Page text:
Trends in Stadium Architecture

How changes in stadium design are improving fan experience and sparking regeneration

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Few collective experiences compare to that of the live sports event. The last-minute goal, the winning shot that barely clips the baseline, the thrill of the chase down the home straight—these are the experiences that bring us closer together, uniting us in a shared moment of unbridled joy and celebration. Such is the popularity of sport that one of the primary challenges of stadium architecture has always been accommodating as many spectators as possible within a predetermined space. Historically this saw huge crowds of people packed tightly into the stands, with little regard for either safety or sight lines.

In the wake of a series of high-profile disasters at stadiums throughout Europe in the 70s and 80s, the 90s saw a determined shift driven by both government and industry towards designing all-seater venues that ensured safety and comfort for all spectators. Progress in terms of tackling the issue of “experience” in stadium architecture and design has taken architects longer.

Around the turn of the century, there was a trend for designing “bowl” stadiums where the seating runs in one continuous ring around the ground. This configuration maximises the capacity of the seating bowl but for the spectators in the top corners, who are a long way from the pitch, the quality of the live experience is often questionable.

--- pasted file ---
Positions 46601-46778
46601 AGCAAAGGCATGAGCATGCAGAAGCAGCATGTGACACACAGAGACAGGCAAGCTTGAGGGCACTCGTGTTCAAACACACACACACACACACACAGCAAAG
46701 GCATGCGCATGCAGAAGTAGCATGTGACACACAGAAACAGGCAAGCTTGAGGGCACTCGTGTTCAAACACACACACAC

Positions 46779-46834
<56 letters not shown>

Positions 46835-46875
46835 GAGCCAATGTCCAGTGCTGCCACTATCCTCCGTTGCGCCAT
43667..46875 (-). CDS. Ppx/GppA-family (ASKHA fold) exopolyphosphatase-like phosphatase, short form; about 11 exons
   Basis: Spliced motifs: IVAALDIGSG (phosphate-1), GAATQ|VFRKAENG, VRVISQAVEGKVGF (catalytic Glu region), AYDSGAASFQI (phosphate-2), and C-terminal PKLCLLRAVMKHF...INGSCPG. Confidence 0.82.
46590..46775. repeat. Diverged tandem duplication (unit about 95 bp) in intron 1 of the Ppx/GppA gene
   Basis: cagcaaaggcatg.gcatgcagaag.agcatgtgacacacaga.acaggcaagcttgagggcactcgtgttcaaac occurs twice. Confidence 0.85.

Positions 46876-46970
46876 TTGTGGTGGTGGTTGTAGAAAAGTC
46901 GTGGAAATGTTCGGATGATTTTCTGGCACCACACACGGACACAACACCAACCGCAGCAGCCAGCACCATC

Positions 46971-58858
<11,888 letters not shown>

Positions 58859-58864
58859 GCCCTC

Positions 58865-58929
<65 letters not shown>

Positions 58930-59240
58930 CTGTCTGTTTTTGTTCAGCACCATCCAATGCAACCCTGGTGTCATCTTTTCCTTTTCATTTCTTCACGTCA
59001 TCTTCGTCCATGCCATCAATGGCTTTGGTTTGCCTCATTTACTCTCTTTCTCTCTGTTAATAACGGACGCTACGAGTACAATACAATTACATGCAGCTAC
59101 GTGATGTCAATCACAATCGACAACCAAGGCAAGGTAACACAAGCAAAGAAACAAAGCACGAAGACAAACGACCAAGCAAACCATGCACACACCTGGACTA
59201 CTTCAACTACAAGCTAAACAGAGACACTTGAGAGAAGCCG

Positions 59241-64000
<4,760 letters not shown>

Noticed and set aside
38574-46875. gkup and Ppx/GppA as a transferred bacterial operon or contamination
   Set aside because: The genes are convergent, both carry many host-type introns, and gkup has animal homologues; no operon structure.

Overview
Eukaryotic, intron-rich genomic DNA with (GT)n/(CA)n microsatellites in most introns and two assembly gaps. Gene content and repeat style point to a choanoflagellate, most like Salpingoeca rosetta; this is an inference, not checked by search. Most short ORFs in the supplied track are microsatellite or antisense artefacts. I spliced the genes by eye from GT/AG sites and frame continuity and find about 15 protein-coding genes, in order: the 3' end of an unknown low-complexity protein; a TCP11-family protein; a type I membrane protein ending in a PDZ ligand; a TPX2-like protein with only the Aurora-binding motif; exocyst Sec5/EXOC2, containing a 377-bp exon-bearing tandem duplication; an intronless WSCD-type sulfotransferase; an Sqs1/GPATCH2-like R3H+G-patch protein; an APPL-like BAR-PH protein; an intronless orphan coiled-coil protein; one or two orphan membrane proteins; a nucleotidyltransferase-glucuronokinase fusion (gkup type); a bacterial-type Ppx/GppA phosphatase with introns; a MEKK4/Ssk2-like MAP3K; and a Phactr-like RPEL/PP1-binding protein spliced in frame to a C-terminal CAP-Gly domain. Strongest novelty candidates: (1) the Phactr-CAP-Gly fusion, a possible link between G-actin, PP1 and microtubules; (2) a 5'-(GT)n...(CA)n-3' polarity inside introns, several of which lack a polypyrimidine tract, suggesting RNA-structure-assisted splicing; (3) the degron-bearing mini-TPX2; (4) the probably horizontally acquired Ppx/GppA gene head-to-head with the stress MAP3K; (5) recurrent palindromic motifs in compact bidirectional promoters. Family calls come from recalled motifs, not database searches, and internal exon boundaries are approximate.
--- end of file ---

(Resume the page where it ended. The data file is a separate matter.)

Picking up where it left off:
Now we design seating bowls factoring in detailed calculations for sightlines and proximity to ensure every fan is as close to the action as possible. Increasingly there is also a move towards designing a more traditional style of seating bowl, particularly at football grounds, with four clearly defined stands tightly clustered around the pitch and huge single-tier stands designed to create a sense of togetherness amongst fans and a deafening wall of noise.

Measure and enhance the atmosphere within stadiums is a key element in some stadium architecture and design process
The bowl at Tottenham Hotspur Stadium, London, Populous, showing two of four huge HD screens. Photo © Hufton+Crow

The science of atmosphere

It’s part of a growing trend which has seen architects developing ways in which to quantify, measure and enhance the atmosphere within stadiums—and is a key element in our design process at Populous. At the new Tottenham Hotspur Stadium we worked with sound engineers to create a digital projection of the acoustics within the seating bowl, showing how the sound waves would react to certain materials or shapes in the structure. By using this we were able to develop a bespoke, concert-hall inspired setup with specially designed roof panels that reflect sound back into the stadium bowl, building a cacophony of noise as the chanting spreads around the ground.

We wanted to create one of the noisiest, most exciting match day atmospheres anywhere, because as technology changes the way we consume sports, so our expectations of the live experience are growing.

In a world with rising ticket prices, where you can watch The Big Game in super HD from the comfort of your own sofa and access real-time stats and action replays on your mobile phone, stadiums can no longer merely be functional structures designed to contain people. Nor can they prioritise the needs of hospitality guests over ordinary punters (as has been the accusation against some modern stadiums). Modern stadiums must elevate the match day experience for all.

Creating a physical experience to match the digital experience